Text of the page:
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Dear Forbes and Mr. Hawkins,
I am a very busy person and have
never responded to a published article, but I feel compelled to comment on
To Outsmart Your Debt Collector."
The attitude of, "What can I
get away with, or out of because of a meaningless technicality?" is
exactly what our society does not need.
As the owner of an 18-year-old collection
agency, we are swamped with hyper-technical lawsuits from "ambulance
chasing" attorneys and debtors who are searching for a way to get out of
paying a legitimately owed debt. The number of these suits has increased
dramatically over the past few years, and the merit of these suits are
typically laughable with absolutely no damage suffered by
the debtor. The primary reason for this is that attorneys have become aware of
the fact that a third-party debt collector cannot win when sued. It is simply a
matter of how bad you are going to lose. Even if you win in court, you have
lost big-time in that it will likely cost you tens of thousands of dollars to
prove your case. Let's see, settle for $4,000 even though you did nothing wrong
and the charges against you were completely unreasonable or fabricated, or roll
the dice to prove your innocence and spend $30,000 in the process. That is,
$30,000 if you win, and by the way, you will have no meaningful chance of
recovering any of your costs.
The Fair Debt Collection Practices
Act (FDCPA) is over 30 years old and largely regulates communication pertaining
to debt collecting. Keep in mind, when FDCPA was crafted over 30 years ago,
answering machines were not even used, let alone faxing, e-mailing, texting,
etc. ... The FDCPA is in desperate need of being updated, and many attorneys
take advantage of this fact. It is filled with vague language and gray areas
that are ripe for misinterpretation, which is just wonderful for low-level
plaintiff's attorneys who are looking to make a quick buck at the expense of
those performing an honest and needed service. Most third-party collectors go
to great lengths and expense in an effort to comply with the FDCPA. Third-party
collectors, at least the vast, vast majority of us, are simply attempting to
get someone, the debtor, to make good on his/her legitimate obligation. What's
not good and noble about that?
It seems that your article actually
encourages bad behavior and "making out" on a trivial technicality.
Just because you can get away with something does not make it right. And I
doubt you would be so keen on technicalities if someone in your family was the
victim of a violent crime and it was found that an arresting officer of the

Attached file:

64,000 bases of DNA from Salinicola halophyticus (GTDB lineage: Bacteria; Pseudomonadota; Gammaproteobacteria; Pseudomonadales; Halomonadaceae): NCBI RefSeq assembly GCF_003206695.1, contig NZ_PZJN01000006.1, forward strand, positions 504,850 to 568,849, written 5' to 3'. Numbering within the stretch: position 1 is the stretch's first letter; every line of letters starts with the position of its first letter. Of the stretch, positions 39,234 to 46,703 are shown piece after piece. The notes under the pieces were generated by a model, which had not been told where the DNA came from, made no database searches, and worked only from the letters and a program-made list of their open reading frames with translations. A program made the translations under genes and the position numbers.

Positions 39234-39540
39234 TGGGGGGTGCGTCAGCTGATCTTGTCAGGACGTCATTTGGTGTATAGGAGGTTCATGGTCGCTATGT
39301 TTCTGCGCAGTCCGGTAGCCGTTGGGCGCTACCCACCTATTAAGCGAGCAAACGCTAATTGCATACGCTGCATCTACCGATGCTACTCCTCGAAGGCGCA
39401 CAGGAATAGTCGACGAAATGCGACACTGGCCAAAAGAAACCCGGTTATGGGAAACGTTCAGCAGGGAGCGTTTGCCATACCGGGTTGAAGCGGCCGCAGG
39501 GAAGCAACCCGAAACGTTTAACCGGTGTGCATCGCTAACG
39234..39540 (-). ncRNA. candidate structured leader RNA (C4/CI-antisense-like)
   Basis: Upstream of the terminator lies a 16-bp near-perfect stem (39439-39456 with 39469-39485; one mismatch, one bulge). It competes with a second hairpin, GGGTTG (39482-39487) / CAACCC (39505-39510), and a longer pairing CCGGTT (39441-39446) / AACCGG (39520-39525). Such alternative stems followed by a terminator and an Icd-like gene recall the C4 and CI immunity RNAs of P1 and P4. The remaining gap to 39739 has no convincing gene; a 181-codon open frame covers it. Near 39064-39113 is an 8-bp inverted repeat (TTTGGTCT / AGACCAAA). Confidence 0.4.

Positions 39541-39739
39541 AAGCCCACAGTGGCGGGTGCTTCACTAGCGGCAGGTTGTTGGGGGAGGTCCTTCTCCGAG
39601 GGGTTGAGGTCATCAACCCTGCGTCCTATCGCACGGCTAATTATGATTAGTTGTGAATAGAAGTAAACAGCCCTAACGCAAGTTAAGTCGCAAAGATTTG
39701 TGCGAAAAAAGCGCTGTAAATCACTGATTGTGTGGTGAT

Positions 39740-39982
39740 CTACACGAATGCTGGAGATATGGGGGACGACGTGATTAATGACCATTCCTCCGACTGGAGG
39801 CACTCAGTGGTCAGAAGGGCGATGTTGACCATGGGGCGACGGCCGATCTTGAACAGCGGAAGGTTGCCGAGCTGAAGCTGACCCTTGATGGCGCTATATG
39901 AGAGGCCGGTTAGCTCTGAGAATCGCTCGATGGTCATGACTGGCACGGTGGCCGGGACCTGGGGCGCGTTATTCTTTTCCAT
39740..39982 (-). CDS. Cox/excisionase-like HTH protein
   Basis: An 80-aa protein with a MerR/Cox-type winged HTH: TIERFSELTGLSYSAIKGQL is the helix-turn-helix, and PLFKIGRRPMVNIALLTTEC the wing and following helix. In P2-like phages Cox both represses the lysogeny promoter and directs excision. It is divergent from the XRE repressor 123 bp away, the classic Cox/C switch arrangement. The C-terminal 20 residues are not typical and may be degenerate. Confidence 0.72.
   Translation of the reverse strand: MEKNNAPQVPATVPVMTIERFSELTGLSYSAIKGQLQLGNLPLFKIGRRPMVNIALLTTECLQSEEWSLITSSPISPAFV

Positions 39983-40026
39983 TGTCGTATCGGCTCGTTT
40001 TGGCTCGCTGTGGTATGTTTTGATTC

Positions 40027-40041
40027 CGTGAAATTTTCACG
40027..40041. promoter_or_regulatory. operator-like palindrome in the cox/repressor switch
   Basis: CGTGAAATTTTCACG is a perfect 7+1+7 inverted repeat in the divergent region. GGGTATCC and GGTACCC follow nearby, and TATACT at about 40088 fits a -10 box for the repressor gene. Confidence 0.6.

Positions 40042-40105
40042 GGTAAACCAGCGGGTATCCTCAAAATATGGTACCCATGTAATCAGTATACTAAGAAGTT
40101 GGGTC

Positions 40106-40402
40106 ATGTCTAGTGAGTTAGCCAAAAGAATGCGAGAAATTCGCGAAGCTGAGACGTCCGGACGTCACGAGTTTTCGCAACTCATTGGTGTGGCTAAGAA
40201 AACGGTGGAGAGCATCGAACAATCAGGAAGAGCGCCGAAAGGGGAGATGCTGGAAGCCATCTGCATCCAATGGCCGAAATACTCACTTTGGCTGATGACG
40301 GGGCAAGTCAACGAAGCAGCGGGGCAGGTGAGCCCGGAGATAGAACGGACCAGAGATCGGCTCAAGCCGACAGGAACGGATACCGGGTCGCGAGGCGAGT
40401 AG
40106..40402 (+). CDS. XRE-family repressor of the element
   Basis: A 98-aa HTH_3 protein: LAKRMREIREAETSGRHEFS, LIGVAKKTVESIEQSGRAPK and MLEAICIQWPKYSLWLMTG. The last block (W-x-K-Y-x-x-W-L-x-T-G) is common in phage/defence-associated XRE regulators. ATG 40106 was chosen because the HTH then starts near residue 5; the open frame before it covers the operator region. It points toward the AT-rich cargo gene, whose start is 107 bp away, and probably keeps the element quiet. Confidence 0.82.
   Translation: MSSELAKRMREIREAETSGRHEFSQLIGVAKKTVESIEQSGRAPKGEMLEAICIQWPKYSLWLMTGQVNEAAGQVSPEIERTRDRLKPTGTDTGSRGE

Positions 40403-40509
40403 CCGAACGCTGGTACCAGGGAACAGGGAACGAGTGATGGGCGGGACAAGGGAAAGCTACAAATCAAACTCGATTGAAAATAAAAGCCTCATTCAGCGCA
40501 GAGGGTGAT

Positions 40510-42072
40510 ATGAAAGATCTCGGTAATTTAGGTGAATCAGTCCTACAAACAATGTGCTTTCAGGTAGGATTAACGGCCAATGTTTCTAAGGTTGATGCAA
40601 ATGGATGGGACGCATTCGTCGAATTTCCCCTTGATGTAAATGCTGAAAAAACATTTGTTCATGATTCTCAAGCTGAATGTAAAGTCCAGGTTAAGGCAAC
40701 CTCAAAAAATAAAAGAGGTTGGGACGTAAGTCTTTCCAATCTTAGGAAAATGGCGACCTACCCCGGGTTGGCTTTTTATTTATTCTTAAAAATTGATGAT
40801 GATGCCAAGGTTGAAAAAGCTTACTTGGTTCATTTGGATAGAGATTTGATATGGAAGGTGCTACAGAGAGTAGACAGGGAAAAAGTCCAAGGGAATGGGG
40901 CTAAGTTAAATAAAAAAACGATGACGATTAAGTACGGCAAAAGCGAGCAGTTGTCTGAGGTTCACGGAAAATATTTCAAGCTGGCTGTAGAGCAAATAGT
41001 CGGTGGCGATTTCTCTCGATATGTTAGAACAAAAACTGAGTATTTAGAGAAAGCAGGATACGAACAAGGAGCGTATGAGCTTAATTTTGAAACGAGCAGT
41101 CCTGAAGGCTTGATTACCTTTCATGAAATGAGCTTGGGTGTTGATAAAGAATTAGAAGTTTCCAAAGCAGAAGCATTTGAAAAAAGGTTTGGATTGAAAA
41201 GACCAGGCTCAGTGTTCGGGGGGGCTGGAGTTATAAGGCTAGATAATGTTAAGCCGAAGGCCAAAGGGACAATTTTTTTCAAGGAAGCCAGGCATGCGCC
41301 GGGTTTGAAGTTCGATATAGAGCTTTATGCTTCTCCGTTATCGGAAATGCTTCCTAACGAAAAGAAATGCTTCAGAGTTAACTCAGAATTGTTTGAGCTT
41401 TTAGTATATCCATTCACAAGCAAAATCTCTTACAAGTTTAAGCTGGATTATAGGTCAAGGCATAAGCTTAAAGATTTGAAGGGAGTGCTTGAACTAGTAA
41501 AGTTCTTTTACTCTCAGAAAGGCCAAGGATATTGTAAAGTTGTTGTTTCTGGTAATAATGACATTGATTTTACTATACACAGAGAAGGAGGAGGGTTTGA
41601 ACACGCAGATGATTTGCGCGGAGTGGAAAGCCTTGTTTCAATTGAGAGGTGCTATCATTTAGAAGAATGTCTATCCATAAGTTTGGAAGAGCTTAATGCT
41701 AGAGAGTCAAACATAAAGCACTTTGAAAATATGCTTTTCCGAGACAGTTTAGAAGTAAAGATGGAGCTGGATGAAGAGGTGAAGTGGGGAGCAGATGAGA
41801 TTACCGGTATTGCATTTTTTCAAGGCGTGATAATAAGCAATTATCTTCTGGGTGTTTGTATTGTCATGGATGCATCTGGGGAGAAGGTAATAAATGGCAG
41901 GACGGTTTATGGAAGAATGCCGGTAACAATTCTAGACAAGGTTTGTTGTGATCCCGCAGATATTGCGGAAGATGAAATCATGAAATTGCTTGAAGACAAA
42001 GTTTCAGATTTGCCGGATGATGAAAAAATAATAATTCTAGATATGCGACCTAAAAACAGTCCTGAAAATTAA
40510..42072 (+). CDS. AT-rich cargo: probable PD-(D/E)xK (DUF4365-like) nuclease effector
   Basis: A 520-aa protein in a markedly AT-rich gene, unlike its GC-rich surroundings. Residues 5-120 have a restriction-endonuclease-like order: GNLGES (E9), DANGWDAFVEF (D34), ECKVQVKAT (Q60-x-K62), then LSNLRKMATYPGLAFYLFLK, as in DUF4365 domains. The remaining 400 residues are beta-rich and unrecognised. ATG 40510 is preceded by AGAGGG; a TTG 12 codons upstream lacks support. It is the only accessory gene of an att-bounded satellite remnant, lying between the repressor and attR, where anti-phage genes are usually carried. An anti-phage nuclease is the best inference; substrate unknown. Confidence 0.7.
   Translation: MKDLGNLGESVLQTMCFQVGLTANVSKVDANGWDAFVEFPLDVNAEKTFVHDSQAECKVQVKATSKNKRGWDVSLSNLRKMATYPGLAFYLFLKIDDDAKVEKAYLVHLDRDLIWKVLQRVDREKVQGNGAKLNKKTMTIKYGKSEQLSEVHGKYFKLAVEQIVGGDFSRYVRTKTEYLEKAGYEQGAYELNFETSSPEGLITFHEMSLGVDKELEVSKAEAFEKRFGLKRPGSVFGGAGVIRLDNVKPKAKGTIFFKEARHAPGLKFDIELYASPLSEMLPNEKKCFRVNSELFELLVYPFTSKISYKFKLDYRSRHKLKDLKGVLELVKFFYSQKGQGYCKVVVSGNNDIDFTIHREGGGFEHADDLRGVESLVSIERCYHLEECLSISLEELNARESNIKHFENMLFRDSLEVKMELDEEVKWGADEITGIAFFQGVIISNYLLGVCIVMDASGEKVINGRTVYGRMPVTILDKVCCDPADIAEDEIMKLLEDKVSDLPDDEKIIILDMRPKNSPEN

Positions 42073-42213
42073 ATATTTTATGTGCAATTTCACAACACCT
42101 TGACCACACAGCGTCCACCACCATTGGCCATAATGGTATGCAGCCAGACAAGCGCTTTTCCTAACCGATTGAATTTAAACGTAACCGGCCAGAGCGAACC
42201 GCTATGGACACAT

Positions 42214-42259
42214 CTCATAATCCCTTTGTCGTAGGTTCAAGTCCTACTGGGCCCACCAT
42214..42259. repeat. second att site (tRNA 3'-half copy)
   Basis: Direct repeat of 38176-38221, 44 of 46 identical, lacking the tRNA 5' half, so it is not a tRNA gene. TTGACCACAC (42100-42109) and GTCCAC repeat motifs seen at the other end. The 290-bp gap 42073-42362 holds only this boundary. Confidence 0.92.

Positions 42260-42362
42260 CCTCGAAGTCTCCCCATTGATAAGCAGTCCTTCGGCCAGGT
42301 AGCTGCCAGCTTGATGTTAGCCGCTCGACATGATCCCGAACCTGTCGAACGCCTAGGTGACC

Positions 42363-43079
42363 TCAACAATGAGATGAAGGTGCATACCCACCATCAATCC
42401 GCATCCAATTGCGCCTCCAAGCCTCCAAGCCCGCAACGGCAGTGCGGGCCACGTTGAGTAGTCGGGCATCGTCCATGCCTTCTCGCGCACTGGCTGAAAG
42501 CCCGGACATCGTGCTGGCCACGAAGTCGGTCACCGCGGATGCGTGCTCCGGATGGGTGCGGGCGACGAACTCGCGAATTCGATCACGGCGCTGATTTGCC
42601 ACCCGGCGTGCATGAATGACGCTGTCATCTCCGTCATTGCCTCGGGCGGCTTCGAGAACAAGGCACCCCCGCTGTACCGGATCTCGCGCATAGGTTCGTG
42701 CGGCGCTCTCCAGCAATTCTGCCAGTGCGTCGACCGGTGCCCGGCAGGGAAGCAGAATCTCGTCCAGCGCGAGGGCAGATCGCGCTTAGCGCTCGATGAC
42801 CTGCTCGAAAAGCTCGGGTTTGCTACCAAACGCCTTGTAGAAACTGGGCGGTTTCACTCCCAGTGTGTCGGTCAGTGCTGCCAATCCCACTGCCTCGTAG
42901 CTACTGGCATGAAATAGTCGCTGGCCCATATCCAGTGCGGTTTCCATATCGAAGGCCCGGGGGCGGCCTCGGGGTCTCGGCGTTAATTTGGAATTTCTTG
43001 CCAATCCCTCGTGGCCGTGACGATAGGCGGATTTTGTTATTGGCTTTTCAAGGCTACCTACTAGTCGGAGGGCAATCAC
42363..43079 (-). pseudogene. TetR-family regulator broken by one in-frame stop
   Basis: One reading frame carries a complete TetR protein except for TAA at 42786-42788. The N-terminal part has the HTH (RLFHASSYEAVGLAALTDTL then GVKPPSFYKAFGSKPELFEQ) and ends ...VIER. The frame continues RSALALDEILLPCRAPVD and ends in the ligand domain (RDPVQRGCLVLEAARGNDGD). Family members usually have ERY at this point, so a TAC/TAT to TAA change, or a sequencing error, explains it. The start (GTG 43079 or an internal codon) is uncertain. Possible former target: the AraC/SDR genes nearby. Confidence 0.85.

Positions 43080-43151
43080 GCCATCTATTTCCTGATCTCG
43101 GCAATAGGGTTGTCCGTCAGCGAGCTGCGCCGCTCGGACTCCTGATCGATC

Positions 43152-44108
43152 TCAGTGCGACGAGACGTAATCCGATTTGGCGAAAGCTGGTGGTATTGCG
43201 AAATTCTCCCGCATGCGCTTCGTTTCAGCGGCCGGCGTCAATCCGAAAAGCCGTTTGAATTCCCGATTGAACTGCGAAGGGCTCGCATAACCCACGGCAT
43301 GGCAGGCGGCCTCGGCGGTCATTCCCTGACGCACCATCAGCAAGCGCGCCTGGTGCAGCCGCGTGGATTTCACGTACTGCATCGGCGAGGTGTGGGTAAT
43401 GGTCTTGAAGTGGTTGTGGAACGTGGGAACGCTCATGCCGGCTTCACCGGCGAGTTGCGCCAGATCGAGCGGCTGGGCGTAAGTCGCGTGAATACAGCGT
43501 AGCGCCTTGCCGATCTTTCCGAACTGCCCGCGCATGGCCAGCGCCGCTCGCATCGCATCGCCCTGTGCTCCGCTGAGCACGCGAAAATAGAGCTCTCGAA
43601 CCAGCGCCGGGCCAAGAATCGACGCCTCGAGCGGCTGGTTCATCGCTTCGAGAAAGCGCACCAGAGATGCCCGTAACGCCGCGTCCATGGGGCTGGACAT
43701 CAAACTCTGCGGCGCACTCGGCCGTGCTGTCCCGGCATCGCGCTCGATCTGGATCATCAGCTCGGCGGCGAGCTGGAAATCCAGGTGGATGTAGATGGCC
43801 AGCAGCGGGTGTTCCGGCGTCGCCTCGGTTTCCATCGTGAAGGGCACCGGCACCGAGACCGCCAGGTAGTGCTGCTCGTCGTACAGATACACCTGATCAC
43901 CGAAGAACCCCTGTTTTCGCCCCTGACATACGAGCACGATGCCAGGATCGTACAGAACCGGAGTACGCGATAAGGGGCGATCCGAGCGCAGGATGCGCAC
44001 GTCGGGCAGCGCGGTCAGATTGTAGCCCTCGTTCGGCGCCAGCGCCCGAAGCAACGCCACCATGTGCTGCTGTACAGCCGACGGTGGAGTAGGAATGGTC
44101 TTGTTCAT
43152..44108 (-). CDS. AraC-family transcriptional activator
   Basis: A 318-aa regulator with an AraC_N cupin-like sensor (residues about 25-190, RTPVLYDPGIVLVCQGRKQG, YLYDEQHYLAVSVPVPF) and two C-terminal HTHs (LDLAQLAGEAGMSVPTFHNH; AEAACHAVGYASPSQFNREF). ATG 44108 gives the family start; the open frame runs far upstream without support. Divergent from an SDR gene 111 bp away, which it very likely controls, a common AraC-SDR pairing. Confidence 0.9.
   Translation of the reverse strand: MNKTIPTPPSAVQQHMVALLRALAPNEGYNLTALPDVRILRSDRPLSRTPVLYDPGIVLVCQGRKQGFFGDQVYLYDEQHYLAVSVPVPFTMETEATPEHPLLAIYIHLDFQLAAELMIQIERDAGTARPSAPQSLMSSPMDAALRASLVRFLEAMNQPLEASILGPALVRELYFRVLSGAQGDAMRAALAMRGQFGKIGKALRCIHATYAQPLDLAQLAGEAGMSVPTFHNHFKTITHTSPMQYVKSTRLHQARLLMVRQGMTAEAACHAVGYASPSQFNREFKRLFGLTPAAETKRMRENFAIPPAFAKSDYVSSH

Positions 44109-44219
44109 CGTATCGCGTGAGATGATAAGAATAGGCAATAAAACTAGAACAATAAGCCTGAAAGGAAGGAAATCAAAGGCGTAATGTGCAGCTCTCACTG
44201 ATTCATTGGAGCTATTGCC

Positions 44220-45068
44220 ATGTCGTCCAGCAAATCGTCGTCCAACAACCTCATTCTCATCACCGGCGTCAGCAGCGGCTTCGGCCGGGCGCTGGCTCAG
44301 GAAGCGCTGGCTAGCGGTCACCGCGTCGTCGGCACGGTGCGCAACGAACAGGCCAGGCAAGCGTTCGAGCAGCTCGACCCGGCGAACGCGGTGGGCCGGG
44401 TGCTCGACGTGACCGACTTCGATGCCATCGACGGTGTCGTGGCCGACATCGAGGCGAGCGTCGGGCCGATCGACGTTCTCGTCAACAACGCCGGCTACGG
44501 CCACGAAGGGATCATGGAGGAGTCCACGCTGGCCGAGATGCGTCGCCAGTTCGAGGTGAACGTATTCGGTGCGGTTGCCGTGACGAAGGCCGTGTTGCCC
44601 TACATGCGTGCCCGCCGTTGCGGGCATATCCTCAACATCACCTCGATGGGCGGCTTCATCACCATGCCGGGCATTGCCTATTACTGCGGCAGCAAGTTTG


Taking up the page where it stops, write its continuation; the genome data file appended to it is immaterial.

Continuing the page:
accused perpetrator mishandled two trivial words in reading Miranda rights to
Maybe that headline could read,
"How to Outsmart Your Arresting Officer After Committing a Violent
I give you the benefit of the doubt
in that most people do not see things from our perspective; however, your
article is disturbing, and it is never "smart" to devoid yourself of
your rightful responsibilities. It is simply immoral!
Press release of the week so far goes to ACA International, the association representing debt collection agencies around the world.
It starts by pointing out that in 2008, complaints about debt collection firms was the number one problem cited by the National Association of Attorneys General. More people complained about debt collectors than they did car salesman, contractors and even telemarketers.
But lest you get the wrong idea, ACA International officials want to make clear that they're really looking out for you. They say they want to find ways to weed out the "small fringe of bad actors."
"There is no place in our industry for debt collectors who cannot treat consumers with dignity and respect," said Rozanne Andersen, the executive vice president and general counsel for ACA International. "The members of ACA International do not condone nor endorse any illegal, unethical or deceptive tactics when it comes to collectors contacting consumers."
To that end, the ACA board recently agreed to "explore the development of a national debt collection dispute resolution program."
It also "gave a green light this summer to further discussion on and research the concept of creating a national debt-collector registry."
So the group will "explore the development" of a mediation panel and have "further discussion" on "the concept" of creating a national registry.
Wow, that sort of bold action will send the "bad actors" scurrying for cover.
I am intrigued, though, by the debt-collector registry idea.
Do you suppose they'll have to alert nearby homeowners when they move into a new neighborhood?
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